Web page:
Phase III study results suggest that a hydrogel spacer developed to separate the rectum and prostate during radiotherapy for prostate cancer works to maintain bowel and urinary quality of life and reduces late rectal toxicity by 78% at 3 years post radiotherapy.
A simple blood test that measures PSA structure rather than concentration may be more accurate than PSA in identifying men who need a prostate biopsy, according to the results of a study presented at the Genitourinary Cancers Symposium in Orlando, FL.
Clinicians may soon be able to improve the risk stratification of men with prostate cancer with the help of a genomic classifier or a biopsy-based reverse transcription polymerase chain reaction assay, according to the results of two studies presented at the Genitourinary Cancers Symposium in Orlando, FL.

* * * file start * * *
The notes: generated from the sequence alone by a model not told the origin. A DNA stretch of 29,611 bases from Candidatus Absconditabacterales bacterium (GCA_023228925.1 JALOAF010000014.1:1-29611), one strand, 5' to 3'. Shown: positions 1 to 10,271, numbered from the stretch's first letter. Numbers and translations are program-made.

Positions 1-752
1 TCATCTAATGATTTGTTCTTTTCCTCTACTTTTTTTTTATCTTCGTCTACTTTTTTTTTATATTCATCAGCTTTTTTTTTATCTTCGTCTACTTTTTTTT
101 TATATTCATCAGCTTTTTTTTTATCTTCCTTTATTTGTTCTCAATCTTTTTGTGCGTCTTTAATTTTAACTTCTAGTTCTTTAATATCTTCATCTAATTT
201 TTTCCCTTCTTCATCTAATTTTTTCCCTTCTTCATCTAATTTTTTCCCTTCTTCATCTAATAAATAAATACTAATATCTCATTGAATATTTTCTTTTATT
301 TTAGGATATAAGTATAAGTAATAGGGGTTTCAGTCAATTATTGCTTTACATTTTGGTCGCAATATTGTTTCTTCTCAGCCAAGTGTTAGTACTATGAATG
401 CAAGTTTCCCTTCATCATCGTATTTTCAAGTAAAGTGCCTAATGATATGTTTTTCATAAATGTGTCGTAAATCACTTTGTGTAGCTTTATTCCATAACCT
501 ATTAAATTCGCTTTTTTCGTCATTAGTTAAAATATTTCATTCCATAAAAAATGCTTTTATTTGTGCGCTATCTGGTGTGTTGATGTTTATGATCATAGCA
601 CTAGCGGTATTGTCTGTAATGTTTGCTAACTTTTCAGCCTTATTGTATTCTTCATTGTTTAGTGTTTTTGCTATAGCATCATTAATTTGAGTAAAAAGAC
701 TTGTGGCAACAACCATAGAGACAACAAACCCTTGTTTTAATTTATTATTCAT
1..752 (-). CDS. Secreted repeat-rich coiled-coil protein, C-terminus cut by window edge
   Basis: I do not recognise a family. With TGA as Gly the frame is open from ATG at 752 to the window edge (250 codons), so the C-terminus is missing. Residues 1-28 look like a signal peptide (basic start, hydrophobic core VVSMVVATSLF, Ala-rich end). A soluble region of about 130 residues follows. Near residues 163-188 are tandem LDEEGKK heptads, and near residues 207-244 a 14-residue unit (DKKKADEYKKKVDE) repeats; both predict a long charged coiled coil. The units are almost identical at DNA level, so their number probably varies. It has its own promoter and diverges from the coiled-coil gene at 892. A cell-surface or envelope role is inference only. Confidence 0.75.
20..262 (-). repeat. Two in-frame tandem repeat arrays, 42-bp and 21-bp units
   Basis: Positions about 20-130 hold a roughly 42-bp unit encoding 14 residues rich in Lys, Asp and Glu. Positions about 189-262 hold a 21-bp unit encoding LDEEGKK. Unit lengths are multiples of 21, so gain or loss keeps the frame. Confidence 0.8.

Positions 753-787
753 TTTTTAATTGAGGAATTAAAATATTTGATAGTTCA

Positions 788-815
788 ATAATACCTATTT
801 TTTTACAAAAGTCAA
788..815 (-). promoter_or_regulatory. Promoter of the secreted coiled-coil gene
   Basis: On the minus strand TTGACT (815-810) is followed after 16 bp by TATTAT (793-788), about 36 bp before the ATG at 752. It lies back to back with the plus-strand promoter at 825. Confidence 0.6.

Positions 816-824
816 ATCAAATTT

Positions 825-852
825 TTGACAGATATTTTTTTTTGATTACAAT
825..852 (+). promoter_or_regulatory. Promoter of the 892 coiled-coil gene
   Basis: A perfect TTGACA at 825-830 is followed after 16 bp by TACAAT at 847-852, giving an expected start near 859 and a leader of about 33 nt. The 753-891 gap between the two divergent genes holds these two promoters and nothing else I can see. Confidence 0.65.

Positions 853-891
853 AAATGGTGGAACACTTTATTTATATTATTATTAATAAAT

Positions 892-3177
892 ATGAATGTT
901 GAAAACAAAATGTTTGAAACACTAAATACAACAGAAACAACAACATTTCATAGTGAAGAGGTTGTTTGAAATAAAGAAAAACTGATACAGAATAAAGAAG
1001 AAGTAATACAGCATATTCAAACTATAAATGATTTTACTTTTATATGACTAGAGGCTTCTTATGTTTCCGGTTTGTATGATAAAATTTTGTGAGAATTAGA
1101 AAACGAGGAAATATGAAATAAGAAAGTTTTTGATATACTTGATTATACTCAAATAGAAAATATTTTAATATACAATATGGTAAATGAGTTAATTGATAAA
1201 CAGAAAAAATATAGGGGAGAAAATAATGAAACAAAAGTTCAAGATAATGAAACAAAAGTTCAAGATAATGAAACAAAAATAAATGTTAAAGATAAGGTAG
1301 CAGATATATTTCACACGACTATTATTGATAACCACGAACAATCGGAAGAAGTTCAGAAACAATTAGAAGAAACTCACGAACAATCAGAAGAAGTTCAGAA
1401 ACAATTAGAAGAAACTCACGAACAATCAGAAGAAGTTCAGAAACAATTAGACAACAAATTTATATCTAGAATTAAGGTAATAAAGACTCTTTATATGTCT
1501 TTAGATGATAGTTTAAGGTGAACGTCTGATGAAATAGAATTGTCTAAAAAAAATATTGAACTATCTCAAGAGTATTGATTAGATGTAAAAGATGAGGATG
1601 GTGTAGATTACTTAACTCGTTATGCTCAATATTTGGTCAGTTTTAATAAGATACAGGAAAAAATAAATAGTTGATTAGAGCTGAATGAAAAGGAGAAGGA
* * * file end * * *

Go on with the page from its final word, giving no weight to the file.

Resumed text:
“We showed that we can safely compress radiation into a shorter time frame, into fewer treatments, at higher dose per fraction, with similar clinical outcomes and similar toxicity profiles,” said researcher Michael Wang, MD.
In preparation for the AUA annual meeting in May, urologist Henry Rosevear, MD, shares the 10 sessions he’s looking forward to the most.
Researchers have developed and validated a clinically useful prognostic model for men with metastatic castration-resistant prostate cancer, which can be used in the front-line setting.
A recent study has found that genetic predictors of normal PSA levels in healthy men could be used to improve the accuracy of PSA-based prostate cancer screening.
Urology-related FDA approvals from 2016 encompassed drugs and devices for prostate cancer, renal cell carcinoma, bladder cancer, stone disease, and more.
Other products discussed include an updated prostate tissue ablation device, a contrast agent for voiding ultrasonography, a bladder cancer test and more.